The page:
The actuation structure or body 20 is shown to be a generally rectangular structure which is constructed of an elastomeric material such that it may be depressed and deform when in contact with an external structure or article, and will recoil and return to its original state (as shown) when such contact is removed or released. The printed circuit board 21 is a flat, planar structure which contacts and is substantially co-extensive with the bottom surface of the body 20. The mounting member 22 or members 22 and 24 are also flat planar structures which are disposed adjacent to and substantially co-extensive with the bottom surface of the PCB 21. The connection wires 23 are preferably insulated 20-22 gauge wires which are connected to the PCB 21 via a strain relief aperture 25 as shown in FIG. 4.
Referring also to FIG. 9, the PCB 21 has a pair of conductive circuit paths 36 a and b arranged in an interlocking pattern and disposed on its top surface. Each conductive path 36 a and b comprises a plurality of, preferably seven (7), conductive traces 37. The rectilinear traces 37 ar arranged in a staggered pattern, whereby they are interspaced and parallel to one another. The traces 37 of each separate conductive path 36 a and b are connected and merge at a node 41 or 42. However, the traces 37 are spaced a predetermined distance from one another so that no contact occurs between the separate paths 36 a and b. Preferably, the traces 37 and nodes 41 and 42 are constructed of gold flash over nickel-plated copper. Conductive carbon ink may alternatively be used.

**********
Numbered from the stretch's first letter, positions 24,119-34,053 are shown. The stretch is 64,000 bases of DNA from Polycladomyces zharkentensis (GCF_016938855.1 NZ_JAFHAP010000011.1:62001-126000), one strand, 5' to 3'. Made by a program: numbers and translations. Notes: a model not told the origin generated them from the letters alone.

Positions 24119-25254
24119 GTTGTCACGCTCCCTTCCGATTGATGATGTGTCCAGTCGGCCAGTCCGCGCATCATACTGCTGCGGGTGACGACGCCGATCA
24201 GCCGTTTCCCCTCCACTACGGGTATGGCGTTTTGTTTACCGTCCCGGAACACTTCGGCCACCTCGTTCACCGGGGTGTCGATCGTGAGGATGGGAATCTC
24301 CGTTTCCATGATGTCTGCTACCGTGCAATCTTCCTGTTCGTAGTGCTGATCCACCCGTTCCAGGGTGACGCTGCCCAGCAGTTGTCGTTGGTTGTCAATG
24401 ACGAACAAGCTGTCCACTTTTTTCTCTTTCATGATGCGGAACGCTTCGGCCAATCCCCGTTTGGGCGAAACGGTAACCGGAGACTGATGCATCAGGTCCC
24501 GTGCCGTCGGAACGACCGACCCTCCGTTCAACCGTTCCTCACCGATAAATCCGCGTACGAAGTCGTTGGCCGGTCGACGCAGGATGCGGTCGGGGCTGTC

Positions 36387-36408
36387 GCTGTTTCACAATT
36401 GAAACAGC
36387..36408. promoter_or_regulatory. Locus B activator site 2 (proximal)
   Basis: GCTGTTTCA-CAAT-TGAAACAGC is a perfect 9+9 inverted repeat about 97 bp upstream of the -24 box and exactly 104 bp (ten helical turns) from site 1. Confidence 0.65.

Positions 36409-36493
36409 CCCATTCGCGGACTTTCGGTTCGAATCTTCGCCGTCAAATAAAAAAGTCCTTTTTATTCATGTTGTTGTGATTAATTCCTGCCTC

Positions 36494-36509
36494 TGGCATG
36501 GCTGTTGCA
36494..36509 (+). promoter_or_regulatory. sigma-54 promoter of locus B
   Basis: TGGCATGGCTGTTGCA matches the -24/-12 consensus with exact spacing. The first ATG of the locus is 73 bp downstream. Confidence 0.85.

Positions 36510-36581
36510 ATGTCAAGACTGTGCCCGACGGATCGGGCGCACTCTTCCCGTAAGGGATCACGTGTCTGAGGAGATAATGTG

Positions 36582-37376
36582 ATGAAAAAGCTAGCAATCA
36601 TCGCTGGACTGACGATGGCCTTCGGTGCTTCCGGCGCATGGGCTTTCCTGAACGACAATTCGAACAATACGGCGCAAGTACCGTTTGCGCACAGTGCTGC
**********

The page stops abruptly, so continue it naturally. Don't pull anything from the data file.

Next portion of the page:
Referring also to FIGS. 6-8, the actuation structure 20 has an inverted cupped configuration forming an interior cavity 34 above the printed circuit board 21. The actuation structure 20 comprises a base portion 28 and a key portion 29 with a generally rectangular and continuous side wall portion 30 extending vertically from the base portion 28, and a generally flat top portion 31.
The base portion 28 is shown to be a thin flat structure which extends outwardly from and at a right angle to the bottom of the side wall portion 30. The base portion is rectangular and provides a mating or connecting structure for the PCB 21. As best shown in FIG. 3, the base portion 28 may be connected to the PCB 21 via a layer of adhesive such as DOW Adhesive No. 732, for example. A plurality of elongated depressions 40 are shown disposed in the bottom surface of the base portion 28 to improve adhesion between the base 28 and the PCB 21. A plurality of air channels 33 are shown to be disposed in the base portion 28. The air channels 33 allow air passage from the interior 34 of the elastomeric body 20 to the environment to permit smooth and complete depression of the body 20 and recoil to its undepressed configuration upon removal of the depressing force.